Banking companies will be hard-pressed to repeat a banner 2008 in terms of sales of fixed annuities. Fixed annuities were popular late last year and early this year, but with interest rates falling and the markets in a fingers-crossed recovery, executives and analysts expect demand for these products to start tapering off.
At SunTrust Banks, strong fixed annuity sales last year carried over into this year, said Alex Null, senior vice president of mutual funds and annuities at SunTrust Investment Services.
"Sales are still strong, but they have slowed with what the markets have done recently," Null said.
Changes in interest rate spreads and a degree of restored confidence in the markets, meanwhile, mean that demand for variable annuities and mutual funds-while still below its normal level-has begun to rise in recent weeks, according to Null.
"The yields that drive fixed annuity rates are compressing, which will make it tough for insurers to offer the rates they did in 2008," he said. "And the equity and bond markets are recovering."
Variable annuity sales through banks have been in decline. Of total bank sales of annuities and mutual funds, variable annuities fell from 24% in the fourth quarter of 2007 to 13% in the first quarter of this year, according to the research firm Kehrer-Limra of Princeton, N.J.
Demand for fixed annuities was strong enough last year to lift overall annuity sales at banks. Income generated from annuity sales at banks rose 29% last year, to $2.6 billion, according to the Michael White-American Bankers Insurance Association Annuity Fee Income Report.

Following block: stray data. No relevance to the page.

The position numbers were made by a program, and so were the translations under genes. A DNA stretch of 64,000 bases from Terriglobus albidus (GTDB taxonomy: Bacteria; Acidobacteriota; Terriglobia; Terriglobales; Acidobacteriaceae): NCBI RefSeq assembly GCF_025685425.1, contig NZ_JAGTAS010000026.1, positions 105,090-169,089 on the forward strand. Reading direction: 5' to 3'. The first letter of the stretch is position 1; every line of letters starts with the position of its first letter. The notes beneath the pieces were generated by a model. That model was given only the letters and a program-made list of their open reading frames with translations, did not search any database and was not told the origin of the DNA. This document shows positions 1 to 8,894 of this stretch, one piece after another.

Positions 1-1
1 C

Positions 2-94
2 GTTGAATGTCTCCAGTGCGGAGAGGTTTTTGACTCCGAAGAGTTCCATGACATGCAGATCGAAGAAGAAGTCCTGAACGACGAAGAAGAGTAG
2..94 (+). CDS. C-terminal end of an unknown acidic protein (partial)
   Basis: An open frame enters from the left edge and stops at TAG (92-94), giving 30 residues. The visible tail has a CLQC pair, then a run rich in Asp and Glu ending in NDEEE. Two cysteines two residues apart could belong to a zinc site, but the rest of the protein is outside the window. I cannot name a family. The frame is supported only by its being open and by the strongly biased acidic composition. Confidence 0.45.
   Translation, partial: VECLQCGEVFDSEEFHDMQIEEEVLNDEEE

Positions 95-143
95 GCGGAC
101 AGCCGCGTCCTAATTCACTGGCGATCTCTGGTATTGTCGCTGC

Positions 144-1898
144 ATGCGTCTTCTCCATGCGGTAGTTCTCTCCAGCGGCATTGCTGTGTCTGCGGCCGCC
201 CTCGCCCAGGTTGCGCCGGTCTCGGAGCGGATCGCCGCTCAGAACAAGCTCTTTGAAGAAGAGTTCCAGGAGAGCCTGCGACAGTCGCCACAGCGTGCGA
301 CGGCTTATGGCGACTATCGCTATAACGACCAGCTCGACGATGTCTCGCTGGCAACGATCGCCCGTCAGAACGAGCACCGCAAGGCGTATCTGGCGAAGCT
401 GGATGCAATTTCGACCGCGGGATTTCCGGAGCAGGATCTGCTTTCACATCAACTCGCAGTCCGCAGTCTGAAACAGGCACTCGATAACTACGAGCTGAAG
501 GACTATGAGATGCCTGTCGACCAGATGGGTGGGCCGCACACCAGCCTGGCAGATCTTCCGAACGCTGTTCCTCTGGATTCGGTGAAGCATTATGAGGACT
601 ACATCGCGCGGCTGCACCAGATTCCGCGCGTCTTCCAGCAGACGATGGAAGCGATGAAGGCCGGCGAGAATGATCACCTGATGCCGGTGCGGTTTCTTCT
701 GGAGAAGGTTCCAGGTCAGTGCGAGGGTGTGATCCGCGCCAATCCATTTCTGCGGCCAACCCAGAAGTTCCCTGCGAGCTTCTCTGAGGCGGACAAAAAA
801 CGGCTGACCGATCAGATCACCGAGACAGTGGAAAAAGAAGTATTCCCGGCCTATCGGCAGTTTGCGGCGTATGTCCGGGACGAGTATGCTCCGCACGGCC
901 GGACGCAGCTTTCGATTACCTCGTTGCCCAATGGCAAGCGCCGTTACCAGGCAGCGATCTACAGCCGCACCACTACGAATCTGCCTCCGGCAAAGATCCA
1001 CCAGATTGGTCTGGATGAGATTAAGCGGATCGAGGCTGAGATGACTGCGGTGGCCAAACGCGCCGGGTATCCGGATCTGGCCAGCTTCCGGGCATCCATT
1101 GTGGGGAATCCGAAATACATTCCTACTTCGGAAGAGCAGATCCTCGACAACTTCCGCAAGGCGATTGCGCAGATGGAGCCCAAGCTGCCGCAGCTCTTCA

Leading the pack was JPMorgan Chase, whose 2008 annuity income rose 122%, to $363 million. Contributing to the increase was the company's acquisition of Washington Mutual's banking operation.
SunTrust was another beneficiary of the annuity surge. Its sales rose 7.7% from a year earlier, to $123.8 million, according to the Michael White report.
The increase in fixed annuity sales has coincided with a sharp decline in the sales of both variable annuities and mutual funds, according to Kehrer-Limra. In the first quarter, fixed annuities accounted for 52% of banks' sales of annuities and mutual funds. Mutual funds accounted for 34% of the sales, and variable annuities for 13%. By comparison, in the first quarter of last year, fixed annuities accounted for 25% of banks' sales, mutual funds 54% and variable annuities 21%. Recent changes to the pricing and benefits associated with variable annuities have made them less appealing to investors, said Kenneth Kehrer, a director at Kehrer-Limra.
One winner in the rush to fixed annuities was New York Life Insurance. It jumped to No. 2 from No. 13 in annuity market share in the first quarter, according to Limra International. New York Life's sales of fixed immediate annuities and related annuities increased 76% in the first quarter from a year earlier, thanks in part to a lifetime income annuity the company has been selling in banks for nearly five years. One reason demand has been strong for that type of product, according to New York Life, is that it fits into an investment process the insurer has been presenting to advisers as a retirement income option for customers.
Single-premium immediate annuities, such as New York Life's Lifetime Income Annuity, are often used to guarantee a portion of income, said Brian Doherty, a vice president of third-party distribution for the company's retirement arm.
"Post-crash, the demand has picked up, because an immediate annuity is an efficient way to generate income," he said.
For the past couple of years, New York Life has sponsored retirement planning presentations by Farrell Dolan, former executive vice president of Fidelity Retirement Services. Sales of New York Life's annuities have benefited from the education-oriented approach, Doherty said.
Advisers are "looking for new road to go down from a process standpoint," he said.
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